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Safety In The Sun – Tips For Protecting Your Family

This summer has been hotter than most – with the heat advisory lingering for days on end – it’s important to protect your family from the sun rays that beat down on us throughout the day. Here are some tips for you to follow before you and your kids head out the door to protect your family from the long term effects of over exposure to the sun:

Apply early and repeat. For kids 6 months and older (as well as adults), sunscreen with a Sun Protection Factor (SPF) of 15 or greater reduces the intensity of UVRs that cause sunburns. Apply liberally 15 to 30 minutes before sun exposure so it can absorb into the skin and decrease the likelihood that it will be washed off. Reapply every two hours and after kids swim, sweat or dry off with a towel. For most users, proper application and reapplication are more important factors than using a product with a higher SPF.

Cover. Dress kids in protective clothing and hats. Clothing can be an excellent barrier of UV rays. Many light-weight, sun-protective styles cover the neck, elbows and knees.

Keep infants out of the sun. Keep babies younger than 6 months out of direct sunlight, dressed in cool, comfortable clothing and wearing hats with brims. The American Academy of Pediatrics (AAP) says sunscreen may be used on infants younger than 6 months on small areas of skin if adequate clothing and shade are not available.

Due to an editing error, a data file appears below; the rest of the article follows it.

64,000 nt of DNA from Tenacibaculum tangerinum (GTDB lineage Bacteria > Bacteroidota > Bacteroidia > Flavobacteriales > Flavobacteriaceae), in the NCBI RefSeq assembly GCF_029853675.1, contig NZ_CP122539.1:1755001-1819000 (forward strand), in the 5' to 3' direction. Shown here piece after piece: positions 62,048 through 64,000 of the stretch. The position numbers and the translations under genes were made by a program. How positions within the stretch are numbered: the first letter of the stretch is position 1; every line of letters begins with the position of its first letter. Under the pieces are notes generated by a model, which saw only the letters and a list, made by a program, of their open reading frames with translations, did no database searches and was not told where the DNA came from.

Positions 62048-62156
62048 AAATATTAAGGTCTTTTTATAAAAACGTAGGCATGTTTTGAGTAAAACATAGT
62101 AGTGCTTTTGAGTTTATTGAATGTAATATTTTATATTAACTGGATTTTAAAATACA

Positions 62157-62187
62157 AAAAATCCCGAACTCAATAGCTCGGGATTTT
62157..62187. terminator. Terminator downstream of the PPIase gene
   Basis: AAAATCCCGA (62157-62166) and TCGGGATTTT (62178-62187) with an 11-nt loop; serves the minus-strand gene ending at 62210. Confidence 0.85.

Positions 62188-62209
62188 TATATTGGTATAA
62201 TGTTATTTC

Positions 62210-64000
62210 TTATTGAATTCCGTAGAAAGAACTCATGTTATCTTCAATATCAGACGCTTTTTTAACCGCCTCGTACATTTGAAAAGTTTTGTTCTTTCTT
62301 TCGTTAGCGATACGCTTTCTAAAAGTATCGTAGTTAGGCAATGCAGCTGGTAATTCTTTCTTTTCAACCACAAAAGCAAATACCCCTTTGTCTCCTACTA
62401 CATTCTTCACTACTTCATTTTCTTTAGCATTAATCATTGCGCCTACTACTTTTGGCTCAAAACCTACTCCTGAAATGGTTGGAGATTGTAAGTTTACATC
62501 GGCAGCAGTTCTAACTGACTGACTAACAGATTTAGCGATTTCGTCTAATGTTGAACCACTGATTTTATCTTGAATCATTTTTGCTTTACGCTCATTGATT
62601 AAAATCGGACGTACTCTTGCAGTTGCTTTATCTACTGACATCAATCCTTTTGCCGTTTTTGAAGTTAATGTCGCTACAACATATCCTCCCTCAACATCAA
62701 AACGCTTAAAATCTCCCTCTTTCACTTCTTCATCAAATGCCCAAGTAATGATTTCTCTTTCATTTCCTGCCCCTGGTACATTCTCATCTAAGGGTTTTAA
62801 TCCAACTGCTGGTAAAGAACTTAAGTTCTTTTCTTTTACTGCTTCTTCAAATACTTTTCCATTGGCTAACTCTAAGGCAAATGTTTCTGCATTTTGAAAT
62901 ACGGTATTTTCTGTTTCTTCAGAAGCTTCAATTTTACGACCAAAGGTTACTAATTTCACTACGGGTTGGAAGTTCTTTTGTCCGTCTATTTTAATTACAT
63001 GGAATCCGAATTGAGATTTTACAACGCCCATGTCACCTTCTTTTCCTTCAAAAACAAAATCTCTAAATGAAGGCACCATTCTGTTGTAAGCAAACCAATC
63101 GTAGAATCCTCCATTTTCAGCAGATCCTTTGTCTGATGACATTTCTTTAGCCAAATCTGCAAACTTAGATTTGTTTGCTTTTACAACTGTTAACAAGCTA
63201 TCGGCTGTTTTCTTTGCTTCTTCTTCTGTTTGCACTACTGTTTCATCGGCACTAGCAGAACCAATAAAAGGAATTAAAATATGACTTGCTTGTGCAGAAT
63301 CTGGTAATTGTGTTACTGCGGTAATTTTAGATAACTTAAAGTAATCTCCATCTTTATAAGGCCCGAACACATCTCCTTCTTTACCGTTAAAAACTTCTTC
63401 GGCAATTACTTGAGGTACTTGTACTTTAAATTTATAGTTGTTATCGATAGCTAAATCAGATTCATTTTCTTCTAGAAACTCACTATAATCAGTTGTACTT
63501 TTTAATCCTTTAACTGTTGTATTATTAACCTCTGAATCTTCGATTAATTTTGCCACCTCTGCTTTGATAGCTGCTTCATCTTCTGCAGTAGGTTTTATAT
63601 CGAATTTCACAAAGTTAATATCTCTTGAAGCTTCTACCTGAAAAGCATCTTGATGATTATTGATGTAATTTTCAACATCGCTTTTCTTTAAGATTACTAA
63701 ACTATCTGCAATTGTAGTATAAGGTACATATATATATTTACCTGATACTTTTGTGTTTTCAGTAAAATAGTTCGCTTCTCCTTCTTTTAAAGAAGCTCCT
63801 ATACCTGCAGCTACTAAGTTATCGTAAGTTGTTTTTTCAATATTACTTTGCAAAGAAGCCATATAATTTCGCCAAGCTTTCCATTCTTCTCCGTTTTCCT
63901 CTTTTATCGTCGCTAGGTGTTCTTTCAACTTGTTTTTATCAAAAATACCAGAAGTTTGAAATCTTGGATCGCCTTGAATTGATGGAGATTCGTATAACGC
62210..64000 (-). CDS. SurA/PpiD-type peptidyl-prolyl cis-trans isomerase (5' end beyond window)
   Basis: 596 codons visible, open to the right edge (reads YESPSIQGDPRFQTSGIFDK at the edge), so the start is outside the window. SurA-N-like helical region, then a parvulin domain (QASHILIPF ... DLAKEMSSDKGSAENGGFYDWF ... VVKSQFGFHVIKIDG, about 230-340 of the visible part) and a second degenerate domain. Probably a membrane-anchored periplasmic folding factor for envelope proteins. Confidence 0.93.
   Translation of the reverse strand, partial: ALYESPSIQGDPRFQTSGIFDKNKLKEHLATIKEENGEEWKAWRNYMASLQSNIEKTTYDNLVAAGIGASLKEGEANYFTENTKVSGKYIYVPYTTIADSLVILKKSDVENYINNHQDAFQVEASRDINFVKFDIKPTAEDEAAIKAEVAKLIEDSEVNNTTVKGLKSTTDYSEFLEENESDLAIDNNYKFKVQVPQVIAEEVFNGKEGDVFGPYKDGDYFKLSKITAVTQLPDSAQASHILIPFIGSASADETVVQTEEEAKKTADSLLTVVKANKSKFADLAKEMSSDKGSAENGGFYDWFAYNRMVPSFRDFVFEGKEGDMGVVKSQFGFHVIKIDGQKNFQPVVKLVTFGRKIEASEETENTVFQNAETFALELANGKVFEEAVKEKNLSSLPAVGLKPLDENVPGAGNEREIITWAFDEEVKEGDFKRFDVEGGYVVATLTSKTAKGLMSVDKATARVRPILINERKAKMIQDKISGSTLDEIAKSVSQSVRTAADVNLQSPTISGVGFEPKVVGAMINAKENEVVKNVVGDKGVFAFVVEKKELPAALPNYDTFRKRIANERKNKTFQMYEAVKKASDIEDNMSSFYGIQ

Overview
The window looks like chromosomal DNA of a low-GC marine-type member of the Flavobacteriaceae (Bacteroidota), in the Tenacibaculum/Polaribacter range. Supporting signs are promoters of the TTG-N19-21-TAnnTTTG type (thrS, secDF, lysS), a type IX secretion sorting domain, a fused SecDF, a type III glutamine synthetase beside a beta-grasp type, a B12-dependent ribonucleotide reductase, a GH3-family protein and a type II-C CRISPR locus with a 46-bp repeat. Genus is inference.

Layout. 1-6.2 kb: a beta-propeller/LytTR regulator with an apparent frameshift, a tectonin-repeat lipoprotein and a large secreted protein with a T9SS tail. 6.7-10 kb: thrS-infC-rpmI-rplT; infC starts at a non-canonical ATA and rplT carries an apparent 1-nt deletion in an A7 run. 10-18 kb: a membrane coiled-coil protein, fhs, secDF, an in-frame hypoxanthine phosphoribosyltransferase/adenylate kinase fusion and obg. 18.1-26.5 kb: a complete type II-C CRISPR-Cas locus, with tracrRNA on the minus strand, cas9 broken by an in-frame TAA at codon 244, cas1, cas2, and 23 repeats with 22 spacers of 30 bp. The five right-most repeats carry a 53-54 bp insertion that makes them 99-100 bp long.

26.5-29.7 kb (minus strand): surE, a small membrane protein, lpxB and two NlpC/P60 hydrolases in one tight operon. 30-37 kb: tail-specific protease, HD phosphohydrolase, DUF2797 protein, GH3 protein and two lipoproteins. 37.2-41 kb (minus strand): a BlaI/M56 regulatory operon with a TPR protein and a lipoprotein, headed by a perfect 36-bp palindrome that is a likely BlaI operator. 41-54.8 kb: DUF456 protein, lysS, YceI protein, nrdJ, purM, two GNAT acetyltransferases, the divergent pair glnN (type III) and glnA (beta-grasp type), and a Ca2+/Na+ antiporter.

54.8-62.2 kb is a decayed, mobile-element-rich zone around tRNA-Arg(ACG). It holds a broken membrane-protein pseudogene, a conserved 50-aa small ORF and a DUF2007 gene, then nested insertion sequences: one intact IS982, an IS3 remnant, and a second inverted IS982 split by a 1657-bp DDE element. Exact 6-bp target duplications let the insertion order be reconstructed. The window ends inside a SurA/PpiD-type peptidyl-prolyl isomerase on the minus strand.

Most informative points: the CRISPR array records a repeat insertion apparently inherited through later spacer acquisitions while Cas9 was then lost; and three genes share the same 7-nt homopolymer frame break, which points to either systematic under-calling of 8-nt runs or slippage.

Plan early morning play. For kids beyond that baby stage, the health professionals advise parents to plan outdoor activities to avoid peak sun hours (10 a.m. to 4 p.m.) as much as possible. If you have active k

ids that love the outdoors, simply be aware of and encourage “sun breaks” when needed.

Beware of shade. Many people think sitting in the shade is a simple sun compromise. Shade does provide relief from the heat, but it offers parents a false sense of security about UVR protection. You can still get a sunburn in the shade, because light is scattered and reflected. A fair-skinned person sitting under a tree can burn in less than an hour.

Check the weather. Look for the UV index on a site like Weather.com when planning outdoor activities. It predicts the intensity of UV light based on the sun’s position, cloud movements, altitude, ozone data and other factors. Higher UV index numbers predict more intense UV light.

Information Reprint from Source: Care.com — https://www.care.com/c/stories/3357/summer-safety-tips-a-guide-to-protecting-kids-from-heat/

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